Monday, May 12, 1969

Darlington ends perfect season

Darlington ended a perfect regular season Saturday by posting an 11-stroke victory over McCallie in a mid-south golf match played at the Coosa Country Club.

The Tigers used only 310 strokes, playing the 18-hole match in high winds and finishing the campaign with a 12-0 record. McCallie needed 321 strokes.

Rick Prall of Darlington was low medalist with a 3 over par 75. Bob Hoyt followed with a 76. Bill Dunson rounded out the Tigers with an 82.

Thursday, May 15, 1969

Girls State tea planned Sunday

McLain-Sealock Unit 136, American Legion Auxiliary, will host the 7th Annual Girls State Tea on Sunday from 2 to 4 p.m.

Some 75 Girls State delegates from throughout the district will be in Lindale on Sunday.

Superior Court Judge Robert L. Scoggin will be the principal speaker. He will be introduced by Mrs. Jack Mathis, past state vice-president, American Legion Auxiliary.

The purpose of the tea is to acquaint the girls with each other and prepare them for the Georgia State session at the University of Georgia June 8-14.

100 years ago as presented in the May 1919 editions of the Rome Tribune-Herald

Chairman Hardy reported to the Tribune-Herald that victory loan subscriptions had taken a great jump, and that the count’s total was now an even $400,000, something over $4,500 having been subscribed by the committee to put it there, as it was so near that mark. This leaves room to raise but $75,000 to complete its quota, assuming that all the county districts go over the top.

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One of the largest gatherings ever in attendance at a funeral in Floyd County was as the last rites were said over the body of Mr. William L. Lyle. Rev J. Ed Smith and Reverend J.H. Wyatt were the officiating ministers the Masons from Cherokee Lodge, of which the deceased was a member, was in charge of the funeral. The body was laid to rest in Fellowship Cemetery beneath a beautiful mass of flowers. Owing to illness Mrs. J. D. Barnes, a daughter, was unable to attend the funeral.

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Allied troops advancing southward along the Marmots railway captured Mesalskaya, 25 miles south of Urosozero, so as the British war office announcement.

An archangel dispatch says that the first of the Allied flotillas reach the fighting front near the junction of the Vaga and Dvina Rivers. The Bolsheviki shelled the Allied positions on the Vaga but the other sections of the front reported everything quiet.

Sunday, May 11, 1969

‘Last rail is laid, last spike driven’

PROMONTORY SUMMIT, Utah (AP) — A message, which originally advised President Ulysses S. Grant of completion of a transcontinental railroad, flashed across telegraph wires again Saturday, the 100th anniversary of the occasion.

“The last rail is laid,” the message said, “and the last spike is driven, the Pacific railroad is finished.”

This time the message, sent from the original side, went to president Nixon in Key Biscayne, Fla.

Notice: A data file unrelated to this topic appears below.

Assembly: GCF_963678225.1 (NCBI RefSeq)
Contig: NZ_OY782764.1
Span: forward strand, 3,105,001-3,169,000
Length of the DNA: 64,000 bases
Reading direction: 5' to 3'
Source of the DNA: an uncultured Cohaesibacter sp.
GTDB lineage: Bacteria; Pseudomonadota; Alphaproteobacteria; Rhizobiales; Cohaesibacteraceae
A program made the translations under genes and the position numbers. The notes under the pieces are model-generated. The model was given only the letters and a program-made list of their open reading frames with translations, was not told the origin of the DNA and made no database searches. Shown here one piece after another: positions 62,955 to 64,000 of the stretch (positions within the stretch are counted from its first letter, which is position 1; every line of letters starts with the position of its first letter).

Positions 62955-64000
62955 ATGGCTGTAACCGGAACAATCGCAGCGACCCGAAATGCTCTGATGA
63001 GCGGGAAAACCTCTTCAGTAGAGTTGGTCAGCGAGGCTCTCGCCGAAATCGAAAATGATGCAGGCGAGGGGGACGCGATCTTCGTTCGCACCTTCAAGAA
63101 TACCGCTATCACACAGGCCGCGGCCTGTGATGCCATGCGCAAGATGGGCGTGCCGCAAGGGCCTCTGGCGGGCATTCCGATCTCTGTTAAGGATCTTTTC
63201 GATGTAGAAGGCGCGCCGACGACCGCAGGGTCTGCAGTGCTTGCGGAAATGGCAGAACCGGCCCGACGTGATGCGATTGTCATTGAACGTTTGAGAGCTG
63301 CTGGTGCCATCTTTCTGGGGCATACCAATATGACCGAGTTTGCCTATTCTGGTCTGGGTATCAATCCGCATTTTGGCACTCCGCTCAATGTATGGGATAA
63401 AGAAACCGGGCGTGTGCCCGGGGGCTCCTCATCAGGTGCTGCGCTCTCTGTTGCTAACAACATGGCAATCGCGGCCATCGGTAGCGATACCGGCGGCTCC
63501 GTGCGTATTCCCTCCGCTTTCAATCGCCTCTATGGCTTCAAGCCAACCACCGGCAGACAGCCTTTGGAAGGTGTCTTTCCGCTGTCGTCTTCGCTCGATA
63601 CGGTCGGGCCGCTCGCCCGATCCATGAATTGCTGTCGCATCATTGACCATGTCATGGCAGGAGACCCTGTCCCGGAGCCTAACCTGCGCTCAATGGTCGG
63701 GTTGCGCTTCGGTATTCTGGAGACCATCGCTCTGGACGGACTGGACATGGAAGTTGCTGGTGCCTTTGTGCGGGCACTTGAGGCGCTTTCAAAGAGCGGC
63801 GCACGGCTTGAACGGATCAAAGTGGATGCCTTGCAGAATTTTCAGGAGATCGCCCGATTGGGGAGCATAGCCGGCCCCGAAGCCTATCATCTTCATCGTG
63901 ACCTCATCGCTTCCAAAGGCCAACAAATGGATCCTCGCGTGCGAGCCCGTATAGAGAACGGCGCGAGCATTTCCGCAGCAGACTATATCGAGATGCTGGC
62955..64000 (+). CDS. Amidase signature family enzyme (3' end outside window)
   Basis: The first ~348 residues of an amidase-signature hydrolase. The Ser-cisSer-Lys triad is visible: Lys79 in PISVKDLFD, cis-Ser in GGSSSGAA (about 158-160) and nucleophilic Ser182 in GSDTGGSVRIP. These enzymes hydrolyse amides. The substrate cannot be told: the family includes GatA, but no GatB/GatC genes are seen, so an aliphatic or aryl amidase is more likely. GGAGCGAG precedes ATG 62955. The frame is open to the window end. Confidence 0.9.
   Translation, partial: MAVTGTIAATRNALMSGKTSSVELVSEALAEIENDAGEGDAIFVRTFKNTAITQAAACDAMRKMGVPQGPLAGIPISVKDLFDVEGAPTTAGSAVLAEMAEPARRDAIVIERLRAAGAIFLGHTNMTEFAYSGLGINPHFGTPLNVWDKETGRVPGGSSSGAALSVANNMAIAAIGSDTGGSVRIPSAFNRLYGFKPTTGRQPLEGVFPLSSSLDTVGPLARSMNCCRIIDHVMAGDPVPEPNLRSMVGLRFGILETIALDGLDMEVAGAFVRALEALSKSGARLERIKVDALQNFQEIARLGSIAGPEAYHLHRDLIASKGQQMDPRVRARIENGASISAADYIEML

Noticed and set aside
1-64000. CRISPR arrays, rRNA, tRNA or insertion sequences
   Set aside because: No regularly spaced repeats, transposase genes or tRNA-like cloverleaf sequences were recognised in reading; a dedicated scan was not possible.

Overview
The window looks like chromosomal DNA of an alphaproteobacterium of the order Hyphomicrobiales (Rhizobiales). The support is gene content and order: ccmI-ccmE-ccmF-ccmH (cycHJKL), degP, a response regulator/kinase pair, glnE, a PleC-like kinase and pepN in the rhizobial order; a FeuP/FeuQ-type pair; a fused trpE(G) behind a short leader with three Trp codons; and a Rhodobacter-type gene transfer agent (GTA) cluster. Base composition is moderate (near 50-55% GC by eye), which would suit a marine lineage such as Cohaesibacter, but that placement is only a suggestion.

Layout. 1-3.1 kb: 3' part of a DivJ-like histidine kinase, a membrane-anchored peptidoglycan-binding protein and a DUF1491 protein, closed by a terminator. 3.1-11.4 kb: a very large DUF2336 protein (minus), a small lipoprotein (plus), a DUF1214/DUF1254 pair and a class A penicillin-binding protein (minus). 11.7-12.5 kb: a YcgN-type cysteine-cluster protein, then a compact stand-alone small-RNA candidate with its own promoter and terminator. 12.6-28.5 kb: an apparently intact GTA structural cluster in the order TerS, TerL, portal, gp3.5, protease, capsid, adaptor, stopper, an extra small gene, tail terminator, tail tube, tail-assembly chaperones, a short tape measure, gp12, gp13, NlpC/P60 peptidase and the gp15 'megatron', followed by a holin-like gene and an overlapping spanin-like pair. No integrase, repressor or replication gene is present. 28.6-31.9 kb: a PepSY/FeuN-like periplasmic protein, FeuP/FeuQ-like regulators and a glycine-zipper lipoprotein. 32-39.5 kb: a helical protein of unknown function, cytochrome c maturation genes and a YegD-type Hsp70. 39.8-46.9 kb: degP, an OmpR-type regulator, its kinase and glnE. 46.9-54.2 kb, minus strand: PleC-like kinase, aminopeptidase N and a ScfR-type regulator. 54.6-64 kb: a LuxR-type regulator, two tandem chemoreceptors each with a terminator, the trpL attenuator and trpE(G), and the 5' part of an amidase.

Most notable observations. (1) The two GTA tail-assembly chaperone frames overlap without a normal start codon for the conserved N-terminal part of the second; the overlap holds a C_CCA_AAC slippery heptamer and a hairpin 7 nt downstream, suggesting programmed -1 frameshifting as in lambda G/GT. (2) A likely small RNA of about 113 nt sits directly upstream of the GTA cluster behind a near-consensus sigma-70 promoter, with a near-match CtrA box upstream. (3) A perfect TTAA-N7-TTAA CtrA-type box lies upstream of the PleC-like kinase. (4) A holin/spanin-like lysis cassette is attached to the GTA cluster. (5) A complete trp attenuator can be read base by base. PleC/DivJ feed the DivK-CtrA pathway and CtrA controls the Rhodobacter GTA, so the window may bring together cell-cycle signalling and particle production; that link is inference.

It was just a small part of the pomp and ceremony for a desolate dusty summit in northern Utah for reenactment of the joining of the nation’s first transcontinental railroad on May 10, 1869.

The original golden spike and the silver sledge used to drive it were among the ceremonial trappings.

Wednesday, May 14, 1969

Rome, Floyd get federal funds for new school

Rome and Floyd County School systems have received a $451,858 grant from the Appalachian Regional Commission for the construction of a joint city-county vocational high school.

Total cost of construction of the new school will be $564,822, with county and city systems both to pay $56,432 for construction. The two systems will share the costs of maintenance and operation of the school.

Floyd Superintendent Harold Lindsay said that detailed planning would begin as soon as contracts are received from the state, expected next week. He said a special meeting of both boards of education will be called for signing contracts. Plans for the school then will be drawn up.

At its Thursday meeting the Rome Board of Education approved taking an option on 17.5 acres of land located across the Old Lindale Road from Coosa Valley Tech for construction of the facility.

The total cost of the property, $115,000, will be shared by the city and county.

Plans call for the school to open in 1970.

The vocational high school will enable all students in Rome and Floyd County high schools to attend regular classes and then attend classes at the vocational school. Courses to be offered will include auto mechanics, cosmetology, electronics, electrical construction, drafting, metal fabrication, auto body and fender work, carpentry and masonry.

A central school for both systems was approved because it would be less expensive to operate than individual school classes in vocational work, and it would provide better instructors and equipment. Some 400 students initially would participate in the program, with facilities and instructional programs expanding as more students take part.

100 years ago as presented in the May 1919 editions of the Rome Tribune-Herald

In honor of her cousin, Mrs. J.F. Du Pree, Miss Madeline Wylie entertained a group of relatives at a luncheon at the Hotel General Forrest. During her brief residence here since her marriage in April. Mrs. Du Pree has become by her charming personality quite an acquisition to Rome social life. The luncheon table was centered with roses and places were marked for Mrs. Du Pree, Mrs. James O’Neill, Miss Helen Eastman, Miss Minnie Rowell, Miss Matty B. Scheibly, and Mrs. Annie Friedman Johnson.